When we reached Santa Fe I checked into my motel and, needing a little downtime, I went out on my own that first night, heading directly over to the Plaza—the old center of town. It’s where the Santa Fe Trail ended, and what with the Governor’s Palace and a handful of cathedrals dating back to the early 1600s all nearby, the stench of history is enough to make your eyes water. A band on the stage was playing ranchera music and the Plaza was filling up with people, mostly tourists and Indian souvenir vendors, but also about a score of guys in Bandido jackets and their skinny girlfriends, each of ’em sporting a bad shag haircut. A long row of second-story windows in an office building overlooking the length of the square suddenly came to life, lighting up first over here and now down there with rear-projected images of actors reading the words of long-dead pioneers, their amplified voices competing directly with the music and people’s conversations so that every corner of the plaza was buzzing with noise. Every vacation has that one pure moment that justifies the cost and hassle of the whole experience—that moment when the world of hapless jackass cares and woes falls away from your shoulders, when you know no one on the face of the earth can find you for this one second, and your entire body relaxes. This here was that moment, with twilight just slipping into darkness, Venus and a crescent moon shining overhead, and me sitting on one of the square’s wrought-iron benches, smoking a butt with my legs stretched out and my hands clasped behind my head, checking out the band and the German tourists and the nutty woman who was dancing around by herself in front of the amps and the even nuttier kid who tried to join in the merriment by banging his head against a tree. Eventually I drifted a couple of blocks away, to the old De Vargas Hotel. It’s been all spiffed up and goes by a different name today, but in ’73 its style was what might best be called Gothic Colonial, and I spent a night there sprawled across one of its faded old bedspreads reading Faulkner’s “The Bear”—one of the best reading experiences any man will ever have. After that I kept poking around downtown until 11 or so, when I finally found the type of divey little bar I like to do my drinking in. There was a three-man band playing indie rock and their first number was a killer but it was the only decent thing in their set—their other stuff was a bunch of monotonous yowling glop. I didn’t care. I sat back, put away three or four margaritas, and forgot about everything.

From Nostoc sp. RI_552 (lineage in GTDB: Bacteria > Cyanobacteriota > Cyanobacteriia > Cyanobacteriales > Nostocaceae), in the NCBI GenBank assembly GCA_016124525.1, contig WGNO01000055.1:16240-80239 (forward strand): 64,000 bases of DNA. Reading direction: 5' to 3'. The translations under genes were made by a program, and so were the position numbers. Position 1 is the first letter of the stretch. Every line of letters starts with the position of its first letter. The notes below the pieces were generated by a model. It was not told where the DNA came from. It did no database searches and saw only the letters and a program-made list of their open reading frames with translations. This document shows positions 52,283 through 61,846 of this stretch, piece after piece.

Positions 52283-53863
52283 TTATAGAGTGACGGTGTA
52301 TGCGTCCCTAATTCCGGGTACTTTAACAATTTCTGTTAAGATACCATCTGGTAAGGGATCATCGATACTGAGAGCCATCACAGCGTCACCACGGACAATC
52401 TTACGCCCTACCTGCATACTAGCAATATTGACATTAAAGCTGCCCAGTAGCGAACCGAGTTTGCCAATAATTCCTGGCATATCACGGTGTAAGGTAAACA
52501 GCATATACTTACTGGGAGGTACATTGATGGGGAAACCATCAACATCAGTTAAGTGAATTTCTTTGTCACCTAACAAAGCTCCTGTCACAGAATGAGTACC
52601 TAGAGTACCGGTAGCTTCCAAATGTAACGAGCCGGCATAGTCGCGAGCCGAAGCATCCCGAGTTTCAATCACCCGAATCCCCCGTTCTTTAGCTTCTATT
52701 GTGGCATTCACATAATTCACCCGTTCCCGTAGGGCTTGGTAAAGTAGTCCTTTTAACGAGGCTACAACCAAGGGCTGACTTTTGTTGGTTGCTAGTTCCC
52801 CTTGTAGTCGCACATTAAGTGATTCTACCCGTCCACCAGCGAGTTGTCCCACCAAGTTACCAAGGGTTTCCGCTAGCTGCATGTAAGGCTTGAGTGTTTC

Sunday I went down to Old Fort Sumner, where Garrett shot Billy the Kid, and where the Kid lies buried in a common grave with his playmates Charles Bowdre and Tom O’Folliard. (Or Charles Martin Smith and Rudy Wurlitzer, if that makes it easier for you.) Except for the historic plaques nothing’s left of the fort or Pete Maxwell’s house, where the shooting occurred, but I’d totally forgotten that the garrison was stationed there to keep an eye on the 8,000 Navajo who’d been force-marched to their new home from the Canyon de Chelly. Unsurprisingly, I guess, Bosque Redondo is in the one ugly corner of New Mexico that I saw: flat, hot and dusty, with the only available water source—the Pecos—swimming in disease and given to flooding. The road back to Santa Fe goes through Santa Rosa, a ghostly little town that looks like a leftover set from an Irwin Allen movie. It sits on a highway juncture so it does see traffic, just nowhere near enough of it. I have no idea what the hell happened there but it couldn’t have been good; I’ve never seen such a high percentage of closed and abandoned businesses anywhere in the world, and while some of them look like they went down in the recession, most of them look like they’ve been vegetating by the roadside for decades. Whatever the case, the decay and dilapidation were almost spectacularly picturesque: I first noticed it in the ochre motel sitting atop a series of ravaged terraces and a drained swimming pool, and then the package liquor store looking dignified despite the plywood sheets covering its windows and at least a score of gas stations crumbling luxuriously away. Of course, it didn’t hurt anything that Bob Dylan’s Theme Time Radio Hour was on the air at that moment, or that the show’s theme that day was road songs, or that the particular song playing just then was “Lost Highway”…

My sister and I got along like dykes and dogs. On Monday we drove to Taos and compared a lot of notes about the folks. Since she was the one who stayed in Houston after Dad rematerialized in ’83, she got to tell me what it was my mom said when she laid eyes on him for the first time since he skipped out on her 20 years earlier. Mom came out with a question that sounds prepared as all hell but given the circumstances is still pretty damn funny: “Alan! Where the hell have you been?